During the last two years, there has been an ever-increasing need for methods to rapidly analyze virus-infected cells in 3D and at high resolution. To respond in a relatively short time frame, scientists had to both collect and validate large amounts of data. For example, to understand the impact of SARS-CoV-2 at the cellular level, a group of scientists led by Carolyn Larabell at Berkeley Lab, in collaboration with investigators at the University of Heidelberg, safely visualized COVID-infected lung cells and identified the major hallmarks of infection.
The researchers collected and analyzed 17 individual cells using soft x-ray tomography (SXT) at Advanced Light Source Beamline 2.1. “The methodology is quantitative,” said Larabell, “and allows the imaging of whole cells in three dimensions without the need for chemical stains or the generation of multiple thin (80–100 nm) plastic sections.”
In SXT, cells typically are immobilized by rapid plunge-freezing, avoiding the need for chemical fixatives. However, to safely handle cells infected with highly contagious viruses, Larabell and collaborators established an aldehyde-based protocol to neutralize the infected cells prior to their arrival. “Many infectious organisms require a biosafety level 3 facility to be safely manipulated,” Larabell said, “but we managed to develop a way to study highly pathogenic agents with SXT in a BSL-2 approved laboratory.”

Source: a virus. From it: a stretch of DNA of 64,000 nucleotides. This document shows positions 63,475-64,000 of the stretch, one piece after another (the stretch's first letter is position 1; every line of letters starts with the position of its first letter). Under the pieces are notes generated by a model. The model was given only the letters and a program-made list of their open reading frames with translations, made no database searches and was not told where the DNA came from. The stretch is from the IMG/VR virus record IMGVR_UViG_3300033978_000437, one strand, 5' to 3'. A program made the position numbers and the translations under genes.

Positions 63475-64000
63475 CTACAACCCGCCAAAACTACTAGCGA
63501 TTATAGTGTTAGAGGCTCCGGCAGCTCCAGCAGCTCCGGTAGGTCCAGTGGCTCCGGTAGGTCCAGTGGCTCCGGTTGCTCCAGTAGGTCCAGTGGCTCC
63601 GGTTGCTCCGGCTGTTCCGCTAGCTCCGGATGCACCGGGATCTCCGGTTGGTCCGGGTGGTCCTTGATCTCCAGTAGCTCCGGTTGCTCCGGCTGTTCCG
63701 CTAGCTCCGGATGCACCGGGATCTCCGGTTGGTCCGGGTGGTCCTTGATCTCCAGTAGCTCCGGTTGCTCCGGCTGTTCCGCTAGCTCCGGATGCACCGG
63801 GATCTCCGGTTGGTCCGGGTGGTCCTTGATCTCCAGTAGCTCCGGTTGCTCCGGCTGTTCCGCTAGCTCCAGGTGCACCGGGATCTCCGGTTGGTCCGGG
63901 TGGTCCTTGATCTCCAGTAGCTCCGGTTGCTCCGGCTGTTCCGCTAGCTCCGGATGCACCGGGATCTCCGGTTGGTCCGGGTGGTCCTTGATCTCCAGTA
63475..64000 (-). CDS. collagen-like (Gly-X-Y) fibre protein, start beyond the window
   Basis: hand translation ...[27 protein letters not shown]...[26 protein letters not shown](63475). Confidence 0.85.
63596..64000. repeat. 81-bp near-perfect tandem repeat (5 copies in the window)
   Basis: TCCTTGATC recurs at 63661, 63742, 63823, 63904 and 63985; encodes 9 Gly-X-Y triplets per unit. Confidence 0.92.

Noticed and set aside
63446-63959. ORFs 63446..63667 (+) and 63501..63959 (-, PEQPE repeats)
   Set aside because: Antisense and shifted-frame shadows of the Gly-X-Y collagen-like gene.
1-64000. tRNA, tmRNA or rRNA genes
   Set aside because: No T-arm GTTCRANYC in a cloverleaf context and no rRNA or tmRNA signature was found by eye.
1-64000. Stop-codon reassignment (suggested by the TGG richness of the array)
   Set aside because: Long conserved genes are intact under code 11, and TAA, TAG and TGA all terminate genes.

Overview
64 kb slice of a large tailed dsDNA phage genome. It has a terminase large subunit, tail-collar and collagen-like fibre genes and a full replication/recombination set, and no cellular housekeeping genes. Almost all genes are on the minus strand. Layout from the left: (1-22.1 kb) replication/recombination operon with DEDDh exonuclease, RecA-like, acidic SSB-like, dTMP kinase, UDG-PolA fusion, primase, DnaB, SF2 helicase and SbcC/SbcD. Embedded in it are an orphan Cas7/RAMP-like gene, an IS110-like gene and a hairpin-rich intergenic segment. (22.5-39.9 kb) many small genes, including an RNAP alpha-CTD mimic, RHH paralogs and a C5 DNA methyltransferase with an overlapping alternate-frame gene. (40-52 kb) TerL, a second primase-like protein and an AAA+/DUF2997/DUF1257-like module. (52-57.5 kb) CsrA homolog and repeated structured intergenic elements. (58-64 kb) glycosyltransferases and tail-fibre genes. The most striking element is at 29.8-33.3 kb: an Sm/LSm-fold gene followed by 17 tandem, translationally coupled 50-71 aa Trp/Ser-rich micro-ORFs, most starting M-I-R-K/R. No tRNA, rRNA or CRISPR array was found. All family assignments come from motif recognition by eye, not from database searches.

The technique uses the naturally occurring differential absorption of carbon-rich components in the “water window” energy range (283–580 eV). The absorption in this range is informative about the concentration of cellular biomolecules and can also be used to identify and interpret organelles based on composition.
Thus, SXT enables analysis of organelle remodeling at high resolution (about 50 nm), unveiling hallmarks of SARS-CoV-2 infection. The researchers examined the large autophagosomes or autolysosomes involved in disposal of the viral replication machinery, the double-membraned vesicles and convoluted membranes that enable virus replication, and multi-nucleated cells implicated in virus spreading. Amazingly, the technique requires only 10 minutes to collect and reconstruct an entire cell, increasing the number of samples that can be investigated in a single day and enabling scientists to respond to the increased demand for new data in a relatively short time frame.
V. Loconte, J.-H. Chen, M. Cortese, A.A. Ekman, M.A. Le Gros, C.A. Larabell, R. Bartenschlager, and V. Weinhardt, “Rapid whole-cell quantitative imaging of structural changes induced by SARS-CoV-2 using soft x-ray tomography,” Cell Rep. Methods 1, 100117 (2021), doi:10.1016/j.crmeth.2021.100117.